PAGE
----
A worker at Melrose Italian restaurant Osteria la Buca has tested positive for the novel coronavirus, prompting the long-running neighborhood restaurant to shut its doors completely for the time being. Owner Stephen Sakulsky tells Eater that the plan is to reopen again for takeout and delivery in the coming days, either by the end of this week or early next, but not until the place has been thoroughly disinfected (a cleaning crew is on site currently) and the staff feels safe.
Whereas other restaurants may worry that announcing a COVID-related temporary closure could lead to a negative perception among customers down the line, Sakulsky is betting that being the type of business to speak up and speak honestly is even more crucial during the ongoing pandemic. “That’s the big thing, is trust,” says Sakulsky by phone. “People want to feel safe. Being transparent builds that trust.”
Sakulsky announced the closure, and the reason why, on Instagram last Friday, saying in part:
The health and safety of our staff and community has been our number one priority since we opened our doors and more so as we all navigate Covid-19. We have been vigilant and upfront with our actions and thoughts on what we are doing and how we feel in regard to all that is going on in the world around us. We are engrained in our community and our staff is truly a family.
Unfortunately, a member of our family has tested positive for Covid-19 and as a result we are closing our doors until further notice.
The employee is not a full-time front of house staff member or on-site manager, and had not been in the restaurant space for over a week. “We don’t know where it came from, because it didn’t come from inside the restaurant,” Sakulsky says of the unnamed employee’s COVID contraction. The employee’s primary job is to liaison between the restaurant’s kitchen staff and various farmers markets. According to the Instagram announcement, the entire staff at the restaurant will also get tested for COVID-19.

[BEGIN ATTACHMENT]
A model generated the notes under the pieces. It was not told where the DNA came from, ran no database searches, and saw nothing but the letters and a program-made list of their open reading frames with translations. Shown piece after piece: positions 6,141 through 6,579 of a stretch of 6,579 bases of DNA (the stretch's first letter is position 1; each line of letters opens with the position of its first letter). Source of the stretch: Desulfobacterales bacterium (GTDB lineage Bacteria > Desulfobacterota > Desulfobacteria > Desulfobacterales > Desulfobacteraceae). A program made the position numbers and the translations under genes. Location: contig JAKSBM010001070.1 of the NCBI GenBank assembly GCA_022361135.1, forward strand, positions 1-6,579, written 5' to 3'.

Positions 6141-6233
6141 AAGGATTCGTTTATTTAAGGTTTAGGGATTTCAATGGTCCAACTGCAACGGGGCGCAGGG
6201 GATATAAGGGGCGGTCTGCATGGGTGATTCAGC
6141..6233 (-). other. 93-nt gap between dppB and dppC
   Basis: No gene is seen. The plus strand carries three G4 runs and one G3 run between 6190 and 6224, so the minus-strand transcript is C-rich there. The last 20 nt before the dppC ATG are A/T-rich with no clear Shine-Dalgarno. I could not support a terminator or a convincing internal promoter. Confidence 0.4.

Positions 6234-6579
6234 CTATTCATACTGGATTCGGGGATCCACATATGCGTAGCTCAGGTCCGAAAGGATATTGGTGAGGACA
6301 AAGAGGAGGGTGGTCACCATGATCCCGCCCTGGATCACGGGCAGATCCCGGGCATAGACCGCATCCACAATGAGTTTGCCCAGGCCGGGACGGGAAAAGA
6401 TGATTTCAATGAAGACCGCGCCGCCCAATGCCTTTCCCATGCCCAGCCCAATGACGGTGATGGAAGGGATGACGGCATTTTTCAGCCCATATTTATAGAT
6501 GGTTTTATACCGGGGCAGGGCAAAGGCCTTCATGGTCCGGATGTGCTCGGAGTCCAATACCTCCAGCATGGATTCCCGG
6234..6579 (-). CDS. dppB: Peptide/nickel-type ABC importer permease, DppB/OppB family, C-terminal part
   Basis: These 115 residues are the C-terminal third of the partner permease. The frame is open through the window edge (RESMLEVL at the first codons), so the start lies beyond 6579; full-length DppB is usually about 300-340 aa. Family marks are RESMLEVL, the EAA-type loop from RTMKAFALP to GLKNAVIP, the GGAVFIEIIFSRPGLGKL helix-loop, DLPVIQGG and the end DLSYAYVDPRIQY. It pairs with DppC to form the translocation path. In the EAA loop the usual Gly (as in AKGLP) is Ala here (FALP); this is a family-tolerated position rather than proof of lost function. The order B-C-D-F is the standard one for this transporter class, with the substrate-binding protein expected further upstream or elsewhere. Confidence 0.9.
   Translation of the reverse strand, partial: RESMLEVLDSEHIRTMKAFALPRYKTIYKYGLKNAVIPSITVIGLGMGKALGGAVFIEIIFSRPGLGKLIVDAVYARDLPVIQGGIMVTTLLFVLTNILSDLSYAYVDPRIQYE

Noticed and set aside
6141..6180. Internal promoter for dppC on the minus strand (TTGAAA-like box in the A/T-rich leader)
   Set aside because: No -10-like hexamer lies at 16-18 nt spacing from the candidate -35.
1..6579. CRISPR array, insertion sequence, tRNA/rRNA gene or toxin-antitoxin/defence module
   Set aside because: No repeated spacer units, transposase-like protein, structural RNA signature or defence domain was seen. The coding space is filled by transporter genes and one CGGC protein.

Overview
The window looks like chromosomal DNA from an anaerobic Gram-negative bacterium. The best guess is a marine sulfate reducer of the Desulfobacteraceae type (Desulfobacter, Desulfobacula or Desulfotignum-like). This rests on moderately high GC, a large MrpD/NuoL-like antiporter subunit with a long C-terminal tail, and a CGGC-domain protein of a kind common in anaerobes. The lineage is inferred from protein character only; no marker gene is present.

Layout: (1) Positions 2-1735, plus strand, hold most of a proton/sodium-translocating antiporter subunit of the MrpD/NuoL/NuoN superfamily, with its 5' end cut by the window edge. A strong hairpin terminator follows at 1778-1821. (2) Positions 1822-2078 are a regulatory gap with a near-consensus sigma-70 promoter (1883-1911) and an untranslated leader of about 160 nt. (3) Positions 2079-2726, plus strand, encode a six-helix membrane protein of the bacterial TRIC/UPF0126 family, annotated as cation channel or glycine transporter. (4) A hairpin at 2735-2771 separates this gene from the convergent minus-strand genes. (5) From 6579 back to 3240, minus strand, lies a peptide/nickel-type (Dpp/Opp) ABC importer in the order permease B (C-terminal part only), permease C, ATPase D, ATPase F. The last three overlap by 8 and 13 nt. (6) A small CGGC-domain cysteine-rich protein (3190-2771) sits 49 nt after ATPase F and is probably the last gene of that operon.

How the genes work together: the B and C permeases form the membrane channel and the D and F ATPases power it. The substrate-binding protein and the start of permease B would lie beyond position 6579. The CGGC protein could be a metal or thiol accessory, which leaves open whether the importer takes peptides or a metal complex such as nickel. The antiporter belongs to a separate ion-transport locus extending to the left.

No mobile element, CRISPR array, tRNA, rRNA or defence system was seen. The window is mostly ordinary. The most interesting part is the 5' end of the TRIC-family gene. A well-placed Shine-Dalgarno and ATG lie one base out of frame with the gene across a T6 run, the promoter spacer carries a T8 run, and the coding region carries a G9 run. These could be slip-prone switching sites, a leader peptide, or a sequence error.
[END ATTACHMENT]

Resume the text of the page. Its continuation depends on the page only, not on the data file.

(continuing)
Osteria la Buca had not yet begun to offer dine-in services to its customers, relying instead on a limited menu of Italian staples for takeout and delivery, as well as pantry goods, grocery items, and online alcohol sales. Sakulsky says the restaurant has done well financially in its 15 years, and reopening more fully isn’t a top priority right now. “We’ve had the luxury of building a rainy day fund,” he says, “That’s why we do these things, so we can be prepared for this.”
As for when a full reopening may take place, Sakulsky won’t put a date on anything, because so much remains terrifyingly unknown. “It’s a reminder that this thing is still very real,” he says of the positive test from his employee. We’ve gone above and beyond in everything to keep our diners and our staff safe, and this still threw us for a loop.”
In short: the coronavirus, and possible pathways to therapeutics or a vaccine, largely control the timeline, not the restaurant. “We don’t think it’s time to open up our dining room, because it is out there and it is very serious.”